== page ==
4 "-C +C" "-C +C" | "-C +C" "-C +C" "-C +C" "E +C"          |
2 "A +C" 4 "C D" "C D"      | [D. 8 B] B G "-D B" "-D C"    |
2 "-G B"

4  [2 -C] "C +E" "C +E" | [2 -C] "C +E" "B D" "-C A C" "E G+ B" |
   [2 C] A G "F D" "C D"       | [D. 8 B] B G "-D B" "-D C"     |
2 "G B"

R

Turn them into midi files using the piano script from the book:

  • ~/bin/piano Herald\ treble.txt --save treble
  • ~/bin/piano Herald\ bass.txt --save bass
A Song of Thanksgiving: America, the Beautiful—Wednesday, November 27th, 2019

America the Beautiful (876.6 KB MP3 file)

Happy Thanksgiving! We have a lot to be thankful for. Spacious skies, unending waves of grain, heroes proved, and patriot’s dreams…

America, the Beautiful” is a beautiful song; it is simple enough to be sung or played by the average person, and complex enough that people like Ray Charles can really strut their stuff on it.

It’s also a beautiful prayer, an impassioned thanks to God for America’s beauty, its founders, its warriors, and its builders. It praises the wonders of America and her heroes, while still praying for God’s blessings on her and on them.

It isn’t an official hymn or anthem, but people love it, and for good reason.

    • O beautiful for spacious skies,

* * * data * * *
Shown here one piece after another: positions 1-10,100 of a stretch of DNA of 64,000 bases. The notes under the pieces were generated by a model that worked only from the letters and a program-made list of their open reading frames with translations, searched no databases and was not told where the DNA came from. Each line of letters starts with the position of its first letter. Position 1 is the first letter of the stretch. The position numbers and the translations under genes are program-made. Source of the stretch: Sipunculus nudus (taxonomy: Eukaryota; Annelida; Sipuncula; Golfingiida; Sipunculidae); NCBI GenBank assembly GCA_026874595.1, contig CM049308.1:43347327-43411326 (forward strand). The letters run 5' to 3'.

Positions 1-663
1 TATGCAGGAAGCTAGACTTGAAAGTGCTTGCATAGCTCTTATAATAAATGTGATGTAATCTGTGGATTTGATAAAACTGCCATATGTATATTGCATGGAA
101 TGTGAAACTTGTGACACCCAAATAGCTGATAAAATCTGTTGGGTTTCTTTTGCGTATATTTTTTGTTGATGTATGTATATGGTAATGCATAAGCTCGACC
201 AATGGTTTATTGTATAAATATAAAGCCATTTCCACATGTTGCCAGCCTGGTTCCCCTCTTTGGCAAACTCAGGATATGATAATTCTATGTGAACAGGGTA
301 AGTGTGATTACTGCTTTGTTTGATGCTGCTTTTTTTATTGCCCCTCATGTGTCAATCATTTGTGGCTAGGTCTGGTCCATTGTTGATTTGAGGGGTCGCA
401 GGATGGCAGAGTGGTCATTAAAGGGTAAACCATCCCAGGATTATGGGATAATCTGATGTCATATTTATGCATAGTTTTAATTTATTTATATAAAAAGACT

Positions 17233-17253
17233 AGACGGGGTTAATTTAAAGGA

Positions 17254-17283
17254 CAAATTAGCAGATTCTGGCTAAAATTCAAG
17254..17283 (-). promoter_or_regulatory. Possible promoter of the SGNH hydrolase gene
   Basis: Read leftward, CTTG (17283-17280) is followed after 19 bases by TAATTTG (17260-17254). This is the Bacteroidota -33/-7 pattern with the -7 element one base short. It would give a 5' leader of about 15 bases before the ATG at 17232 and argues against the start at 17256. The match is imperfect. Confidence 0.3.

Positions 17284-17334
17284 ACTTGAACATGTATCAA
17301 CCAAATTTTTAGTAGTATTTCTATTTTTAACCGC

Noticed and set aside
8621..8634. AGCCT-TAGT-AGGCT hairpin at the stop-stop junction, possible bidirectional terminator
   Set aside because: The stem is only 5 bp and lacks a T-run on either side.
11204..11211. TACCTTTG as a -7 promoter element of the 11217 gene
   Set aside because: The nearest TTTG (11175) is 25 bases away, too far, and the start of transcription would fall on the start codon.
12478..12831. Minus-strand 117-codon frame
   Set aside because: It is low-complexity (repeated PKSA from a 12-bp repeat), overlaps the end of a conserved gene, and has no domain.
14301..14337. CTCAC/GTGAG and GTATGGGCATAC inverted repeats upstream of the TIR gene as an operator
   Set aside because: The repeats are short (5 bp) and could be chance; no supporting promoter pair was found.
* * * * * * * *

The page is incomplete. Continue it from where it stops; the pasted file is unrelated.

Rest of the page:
• For amber waves of grain,
    • For purple mountain majesties
    • Above the fruited plain!
    • America! America!
    • God shed His grace on thee
    • And crown thy good with brotherhood
    • From sea to shining sea!
    • O beautiful for pilgrim feet,
    • Whose stern, impassioned stress
    • A thoroughfare for freedom beat
    • Across the wilderness!
    • America! America!
    • God mend thine every flaw,
    • Confirm thy soul in self-control,
    • Thy liberty in law!
    • O beautiful for heroes proved
    • In liberating strife,
    • Who more than self their country loved
    • And mercy more than life!
    • America! America!
    • May God thy gold refine,
    • Till all success be nobleness,
    • And every gain divine!
    • O beautiful for patriot dream
    • That sees beyond the years
    • Thine alabaster cities gleam
    • Undimmed by human tears!
    • America! America!
    • God shed His grace on thee
    • And crown thy good with brotherhood